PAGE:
The spicy fragrance of Cloves is a desirable commodity even beyond the scope of food and medicine. Cloves, blended with up to 80% tobacco, are smoked in cigarettes called “kretak” in Indonesia. Clove cigarettes, increasingly popular in the west, were recently banned in the U.S., but a loophole currently allows them to be sold as “filtered clove cigars.” The smooth and warmly scented smoke is an even lovelier element in much of the incense burned for religious offerings throughout Asia. Other uses for the spice are even more diverse; Japanese katana swords are polished with mineral oil enhanced by a drop of clove oil. In oil paintings, a tiny bit is used to prevent oxidation of seed oils in the paint during drying.

Pomanders are a popular holiday craft these days but were once used to ward off insects and disease, or to mask unpleasant odors. This simple bit of folk art makes a festive decoration and a cheerful homemade gift.

Holiday Pomander
You will need:
Citrus Fruit (apples and pomegranates also work)
A thin skewer or knitting needle
About a cup of Cloves (with head and “nail” intact)
Powdered spice mixture (cinnamon, allspice, clove, ginger, etc)

If you wish to hang your pomander, apply masking tape around the fruit where you will tie the ribbon later. Carefully pierce fruit with skewer in a pattern that pleases you, keeping each hole about 1/8-1/4 inch apart; the fruit will shrink as it dries and the holes will get smaller and closer together. Insert Clove buds into each hole, being careful not to crush the delicate crown. Gently roll each decorated fruit in the spice mixture to help preserve it, leave in a dry area and allow it to desiccate. Once it dries, you can tie it with ribbon; if mold forms, compost the pomander, and chalk it up to a learning experience!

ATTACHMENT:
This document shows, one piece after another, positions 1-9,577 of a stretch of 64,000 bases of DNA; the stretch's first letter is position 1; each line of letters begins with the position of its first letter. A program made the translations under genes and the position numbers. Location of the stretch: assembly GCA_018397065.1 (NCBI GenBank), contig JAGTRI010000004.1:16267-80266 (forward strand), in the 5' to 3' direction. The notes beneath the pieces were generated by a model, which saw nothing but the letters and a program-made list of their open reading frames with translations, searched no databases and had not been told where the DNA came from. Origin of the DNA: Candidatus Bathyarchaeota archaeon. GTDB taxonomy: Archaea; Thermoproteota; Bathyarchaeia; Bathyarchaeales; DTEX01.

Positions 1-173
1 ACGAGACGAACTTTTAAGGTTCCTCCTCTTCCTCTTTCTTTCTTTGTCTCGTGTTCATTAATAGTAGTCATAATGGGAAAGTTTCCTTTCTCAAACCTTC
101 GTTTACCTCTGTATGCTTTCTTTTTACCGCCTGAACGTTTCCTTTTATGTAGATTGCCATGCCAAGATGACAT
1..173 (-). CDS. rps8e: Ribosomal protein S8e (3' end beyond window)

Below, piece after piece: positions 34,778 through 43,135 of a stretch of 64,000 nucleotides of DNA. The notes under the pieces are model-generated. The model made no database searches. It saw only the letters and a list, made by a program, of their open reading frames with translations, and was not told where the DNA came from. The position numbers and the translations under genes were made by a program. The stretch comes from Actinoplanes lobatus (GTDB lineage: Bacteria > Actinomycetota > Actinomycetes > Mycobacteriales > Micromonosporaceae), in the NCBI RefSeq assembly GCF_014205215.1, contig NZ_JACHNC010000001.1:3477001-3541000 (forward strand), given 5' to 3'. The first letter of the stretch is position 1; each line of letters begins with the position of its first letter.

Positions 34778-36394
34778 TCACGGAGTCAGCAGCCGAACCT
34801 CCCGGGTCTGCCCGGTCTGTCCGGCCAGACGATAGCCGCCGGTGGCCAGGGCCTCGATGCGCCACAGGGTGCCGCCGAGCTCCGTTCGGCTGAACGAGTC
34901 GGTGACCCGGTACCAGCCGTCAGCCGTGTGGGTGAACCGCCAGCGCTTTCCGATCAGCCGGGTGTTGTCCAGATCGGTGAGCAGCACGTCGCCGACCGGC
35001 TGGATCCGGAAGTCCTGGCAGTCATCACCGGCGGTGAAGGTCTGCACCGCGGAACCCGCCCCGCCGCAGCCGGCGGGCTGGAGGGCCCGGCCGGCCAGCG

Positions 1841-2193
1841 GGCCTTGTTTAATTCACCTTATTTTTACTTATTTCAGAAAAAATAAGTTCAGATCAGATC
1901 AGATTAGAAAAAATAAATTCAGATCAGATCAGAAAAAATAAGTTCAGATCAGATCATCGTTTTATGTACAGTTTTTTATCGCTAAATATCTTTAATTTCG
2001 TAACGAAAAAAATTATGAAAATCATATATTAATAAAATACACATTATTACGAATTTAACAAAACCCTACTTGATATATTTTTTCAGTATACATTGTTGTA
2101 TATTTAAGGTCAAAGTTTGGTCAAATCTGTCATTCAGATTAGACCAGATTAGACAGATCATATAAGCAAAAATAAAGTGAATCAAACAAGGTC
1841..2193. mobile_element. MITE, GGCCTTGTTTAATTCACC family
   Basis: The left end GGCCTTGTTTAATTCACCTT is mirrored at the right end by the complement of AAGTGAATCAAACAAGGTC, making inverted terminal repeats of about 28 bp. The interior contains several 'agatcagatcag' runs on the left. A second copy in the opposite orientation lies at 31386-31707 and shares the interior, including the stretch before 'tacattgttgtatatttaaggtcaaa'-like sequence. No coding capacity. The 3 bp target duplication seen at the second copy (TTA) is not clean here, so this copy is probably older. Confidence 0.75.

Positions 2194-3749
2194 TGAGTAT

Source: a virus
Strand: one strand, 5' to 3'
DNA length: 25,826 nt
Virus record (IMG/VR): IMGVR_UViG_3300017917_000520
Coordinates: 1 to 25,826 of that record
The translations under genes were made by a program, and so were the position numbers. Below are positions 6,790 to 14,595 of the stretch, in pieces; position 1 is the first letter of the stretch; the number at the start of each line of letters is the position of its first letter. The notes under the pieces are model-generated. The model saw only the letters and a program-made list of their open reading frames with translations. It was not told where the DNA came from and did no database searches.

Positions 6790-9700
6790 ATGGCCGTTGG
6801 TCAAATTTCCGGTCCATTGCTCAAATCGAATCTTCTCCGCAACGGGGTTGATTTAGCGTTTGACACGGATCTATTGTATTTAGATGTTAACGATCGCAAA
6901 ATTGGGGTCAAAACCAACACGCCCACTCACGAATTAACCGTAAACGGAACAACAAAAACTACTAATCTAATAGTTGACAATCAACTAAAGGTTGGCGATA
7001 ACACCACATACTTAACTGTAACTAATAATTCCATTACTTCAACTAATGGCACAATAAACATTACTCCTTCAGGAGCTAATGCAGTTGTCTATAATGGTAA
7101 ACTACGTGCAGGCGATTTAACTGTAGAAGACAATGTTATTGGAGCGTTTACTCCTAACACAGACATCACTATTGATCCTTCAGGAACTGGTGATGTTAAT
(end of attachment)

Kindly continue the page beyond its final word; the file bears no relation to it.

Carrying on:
Valuable and useful on so many levels, Clove bud naturally has a message not just for the body, but for the soul and the mind. The shape of a Clove bud may remind us of our brainstem; its piquant aroma and fiery flavor seems to pierce our very consciousness, sharpening our collective memories. As we breathe in its penetrating warmth, its heat spreads through our chest, infusing our heart with tenderness and compassion. From this heart-centered perspective we may then C-LOVE as it exists all around us and allow this abundance and generosity to flow through us to our community. The wealth of cloves available to us is without a doubt something to savor and appreciate as a symbol of great prosperity, health, endurance and of course, Love.

“HerbaLisl” is Lisl Meredith Huebner, Dipl.CH (NCCAOM), RH (AHG), 
a nationally board certified Chinese Herbalist, and a Registered Herbalist with the American Herbalists Guild. 
Lisl is also a certified Medicinal Aromatherapist, a Reiki Master an Acupressurist, 
an Auriculotherapist, a photographer, a renowned diagnostician, a teacher and a published writer who has enjoyed a successful private practice for fifteen years.